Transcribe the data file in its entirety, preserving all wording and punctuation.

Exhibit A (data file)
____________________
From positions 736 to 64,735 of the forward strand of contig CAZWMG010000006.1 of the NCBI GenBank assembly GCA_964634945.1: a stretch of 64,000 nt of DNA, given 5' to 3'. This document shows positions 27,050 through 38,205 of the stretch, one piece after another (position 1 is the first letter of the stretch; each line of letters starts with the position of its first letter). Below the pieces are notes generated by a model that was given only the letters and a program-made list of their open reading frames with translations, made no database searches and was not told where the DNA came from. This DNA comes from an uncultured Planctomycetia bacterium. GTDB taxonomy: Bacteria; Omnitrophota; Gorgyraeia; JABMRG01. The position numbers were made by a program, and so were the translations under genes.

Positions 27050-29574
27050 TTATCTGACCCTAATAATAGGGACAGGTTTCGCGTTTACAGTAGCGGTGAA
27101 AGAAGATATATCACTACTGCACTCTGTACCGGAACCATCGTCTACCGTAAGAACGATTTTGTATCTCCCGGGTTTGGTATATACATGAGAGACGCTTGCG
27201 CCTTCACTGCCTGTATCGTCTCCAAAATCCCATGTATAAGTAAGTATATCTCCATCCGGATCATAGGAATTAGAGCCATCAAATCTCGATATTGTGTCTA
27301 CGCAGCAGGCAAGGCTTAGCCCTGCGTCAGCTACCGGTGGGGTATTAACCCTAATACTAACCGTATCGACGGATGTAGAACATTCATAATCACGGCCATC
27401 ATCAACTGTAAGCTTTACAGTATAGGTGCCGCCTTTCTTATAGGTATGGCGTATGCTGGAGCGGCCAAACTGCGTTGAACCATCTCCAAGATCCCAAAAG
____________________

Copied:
From positions 736 to 64,735 of the forward strand of contig CAZWMG010000006.1 of the NCBI GenBank assembly GCA_964634945.1: a stretch of 64,000 nt of DNA, given 5' to 3'. This document shows positions 27,050 through 38,205 of the stretch, one piece after another (position 1 is the first letter of the stretch; each line of letters starts with the position of its first letter). Below the pieces are notes generated by a model that was given only the letters and a program-made list of their open reading frames with translations, made no database searches and was not told where the DNA came from. This DNA comes from an uncultured Planctomycetia bacterium. GTDB taxonomy: Bacteria; Omnitrophota; Gorgyraeia; JABMRG01. The position numbers were made by a program, and so were the translations under genes.

Positions 27050-29574
27050 TTATCTGACCCTAATAATAGGGACAGGTTTCGCGTTTACAGTAGCGGTGAA
27101 AGAAGATATATCACTACTGCACTCTGTACCGGAACCATCGTCTACCGTAAGAACGATTTTGTATCTCCCGGGTTTGGTATATACATGAGAGACGCTTGCG
27201 CCTTCACTGCCTGTATCGTCTCCAAAATCCCATGTATAAGTAAGTATATCTCCATCCGGATCATAGGAATTAGAGCCATCAAATCTCGATATTGTGTCTA
27301 CGCAGCAGGCAAGGCTTAGCCCTGCGTCAGCTACCGGTGGGGTATTAACCCTAATACTAACCGTATCGACGGATGTAGAACATTCATAATCACGGCCATC
27401 ATCAACTGTAAGCTTTACAGTATAGGTGCCGCCTTTCTTATAGGTATGGCGTATGCTGGAGCGGCCAAACTGCGTTGAACCATCTCCAAGATCCCAAAAG